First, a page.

Creative Commons Attribution Non Commercial Share Alike 3.0 (CC BY-NC-SA 3.0)

© International Union for Conservation of Nature and Natural Resources

Source: IUCN

Trusted

Article rating from 0 people

Default rating: 2.5 of 5

Global Short Term Trend: Relatively stable (=10% change)

Comments: Extent of occurrence, area of occupancy, and population size are large and probably relatively stable (or slowly declining).

Global Long Term Trend: Increase of 10-25% to decline of 30%

Creative Commons Attribution Non Commercial 3.0 (CC BY-NC 3.0)

© NatureServe

Source: NatureServe

Trusted

Article rating from 0 people

Default rating: 2.5 of 5

Population

Population
This is a common species is represented by hundreds of collection sites (e.g., see Nussbaum et al. 1983, Bell and Price 1996). The total adult population size is unknown but certainly exceeds 100,000, and probably numbers many millions. Its extent of occurrence, area of occupancy, and population size are large and probably relatively stable (or slowly declining).

Population Trend
Stable
Creative Commons Attribution Non Commercial Share Alike 3.0 (CC BY-NC-SA 3.0)

© International Union for Conservation of Nature and Natural Resources

Source: IUCN

Trusted

Article rating from 0 people

Default rating: 2.5 of 5

Threats

Degree of Threat: Medium

Comments: No major threats have been identified. Locally, conversion of habitat to intensive human uses have eliminated or reduced some populations.

Creative Commons Attribution Non Commercial 3.0 (CC BY-NC 3.0)

© NatureServe

Source: NatureServe

Trusted

Article rating from 0 people

Default rating: 2.5 of 5

Major Threats
No major threats have been identified. Locally, conversion of habitat to intensive human uses have eliminated or reduced some populations.
Creative Commons Attribution Non Commercial Share Alike 3.0 (CC BY-NC-SA 3.0)

© International Union for Conservation of Nature and Natural Resources

Source: IUCN

Trusted

Article rating from 0 people

Default rating: 2.5 of 5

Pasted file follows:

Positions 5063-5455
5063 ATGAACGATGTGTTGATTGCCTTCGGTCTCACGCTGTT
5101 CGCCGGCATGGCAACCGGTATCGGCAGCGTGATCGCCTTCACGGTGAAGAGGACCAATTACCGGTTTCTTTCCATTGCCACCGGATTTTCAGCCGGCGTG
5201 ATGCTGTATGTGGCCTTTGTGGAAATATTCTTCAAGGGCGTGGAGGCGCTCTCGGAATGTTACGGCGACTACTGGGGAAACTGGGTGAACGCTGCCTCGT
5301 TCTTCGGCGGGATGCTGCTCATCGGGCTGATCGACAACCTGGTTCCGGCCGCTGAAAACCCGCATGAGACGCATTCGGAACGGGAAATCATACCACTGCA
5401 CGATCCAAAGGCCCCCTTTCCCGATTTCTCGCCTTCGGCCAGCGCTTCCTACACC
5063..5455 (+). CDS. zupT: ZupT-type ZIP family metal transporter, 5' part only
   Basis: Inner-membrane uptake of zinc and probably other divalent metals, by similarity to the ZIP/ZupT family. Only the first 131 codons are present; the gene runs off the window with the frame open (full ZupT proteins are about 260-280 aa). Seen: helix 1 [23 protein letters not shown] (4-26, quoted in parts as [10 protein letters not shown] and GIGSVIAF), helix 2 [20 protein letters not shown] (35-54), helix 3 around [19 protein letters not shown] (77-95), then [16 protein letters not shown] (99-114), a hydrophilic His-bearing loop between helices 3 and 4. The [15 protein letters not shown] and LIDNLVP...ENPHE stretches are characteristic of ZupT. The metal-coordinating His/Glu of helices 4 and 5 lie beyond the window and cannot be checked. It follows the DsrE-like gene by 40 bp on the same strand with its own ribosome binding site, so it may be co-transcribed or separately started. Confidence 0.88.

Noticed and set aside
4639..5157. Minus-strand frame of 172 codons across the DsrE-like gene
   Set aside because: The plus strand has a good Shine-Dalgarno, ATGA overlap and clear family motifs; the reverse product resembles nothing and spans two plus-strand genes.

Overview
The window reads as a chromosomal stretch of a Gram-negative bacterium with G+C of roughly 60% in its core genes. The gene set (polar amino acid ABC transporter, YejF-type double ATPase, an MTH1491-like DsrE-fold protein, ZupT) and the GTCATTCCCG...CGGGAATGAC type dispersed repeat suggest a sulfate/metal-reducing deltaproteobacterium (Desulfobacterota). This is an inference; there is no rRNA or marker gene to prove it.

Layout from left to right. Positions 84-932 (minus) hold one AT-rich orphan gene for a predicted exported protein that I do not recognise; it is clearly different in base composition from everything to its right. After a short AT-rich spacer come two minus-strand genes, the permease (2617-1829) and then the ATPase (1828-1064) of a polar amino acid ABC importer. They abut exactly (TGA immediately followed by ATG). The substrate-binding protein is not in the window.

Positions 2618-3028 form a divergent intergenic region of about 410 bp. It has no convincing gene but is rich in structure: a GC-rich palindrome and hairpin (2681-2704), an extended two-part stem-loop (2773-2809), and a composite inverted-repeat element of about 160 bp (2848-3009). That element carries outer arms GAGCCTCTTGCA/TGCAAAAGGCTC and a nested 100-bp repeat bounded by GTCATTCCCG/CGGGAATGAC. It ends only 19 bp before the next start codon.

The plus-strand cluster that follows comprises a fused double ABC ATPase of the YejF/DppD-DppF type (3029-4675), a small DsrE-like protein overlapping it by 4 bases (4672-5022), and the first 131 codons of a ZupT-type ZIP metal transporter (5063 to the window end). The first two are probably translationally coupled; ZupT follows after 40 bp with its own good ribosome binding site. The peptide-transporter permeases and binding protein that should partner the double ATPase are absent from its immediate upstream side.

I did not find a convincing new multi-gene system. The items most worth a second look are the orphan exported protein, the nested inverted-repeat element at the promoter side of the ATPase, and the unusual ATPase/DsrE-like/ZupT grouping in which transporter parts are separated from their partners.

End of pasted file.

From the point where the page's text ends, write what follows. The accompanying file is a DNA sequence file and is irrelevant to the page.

Management

Global Protection: Very many (>40) occurrences appropriately protected and managed

Comments: This species occurs in many national parks, monuments, and similarly well-protected areas.

Creative Commons Attribution Non Commercial 3.0 (CC BY-NC 3.0)

© NatureServe

Source: NatureServe

Trusted

Article rating from 0 people

Default rating: 2.5 of 5

Conservation Actions

Conservation Actions
This species occurs in many national parks, monuments, and similarly well-protected areas. No direct conservation measures are needed for this species as a whole.
Creative Commons Attribution Non Commercial Share Alike 3.0 (CC BY-NC-SA 3.0)

© International Union for Conservation of Nature and Natural Resources

Source: IUCN

Trusted

Article rating from 0 people

Default rating: 2.5 of 5

Wikipedia

Western fence lizard

The western fence lizard (Sceloporus occidentalis) is a common lizard of California and the surrounding area. Because the ventral abdomen of an adult is characteristically blue, it is also known as the blue-belly.

It is a member of the genus Sceloporus (the spiny lizards).[1]

Taxonomy[edit]

Taxonomy for the western fence lizard has been under much debate. S. occidentalis belongs in the order Squamata (snakes and lizards) and the suborder Iguania. The family in which it belongs is still under scrutiny. The family Phrynosomatidae, along with seven other families, used to be included in the single family Iguanidae, until Frost and Etheridge's (1989) analysis of iguanian systematics suggested the family be divided.[2] Some literature, however, still places the phrynosomatids in Iguanidae.

Six subspecies are recognized, as follows:

  • Island fence lizard, S. o. becki
  • San Joaquin fence lizard, S. o. biseriatus
  • Coast Range fence lizard, S. o. bocourtii
  • Great Basin fence lizard, S. o. longipes
  • Northwestern fence lizard, S. o. occidentalis
  • Sierra fence lizard, ''S. o. taylori

Some authors have raised the island fence lizard to specific rank, Sceloporus becki. However, recent work in molecular systematics has suggested there are four clades and 11 genetically separable populations, and the subspecies will probably have to be redefined.[1]

Identification[edit]

S. o. occidentalis courting on a log

Western fence lizards measure 5.7-8.9 cm (snout-vent length)[3] and a total length of about 21 cm.[4] They are brown to black in color (the brown may be sandy or greenish) and have black stripes on their backs, but their most distinguishing characteristic is their bright blue bellies. The ventral sides of the limbs are yellow.[5] These lizards also have blue patches on their throats. This bright coloration is faint or absent in both females and juveniles. The scales of S. occidentalis are sharply keeled, and between the interparietal and rear of thighs, there are 35-57 scales.[3]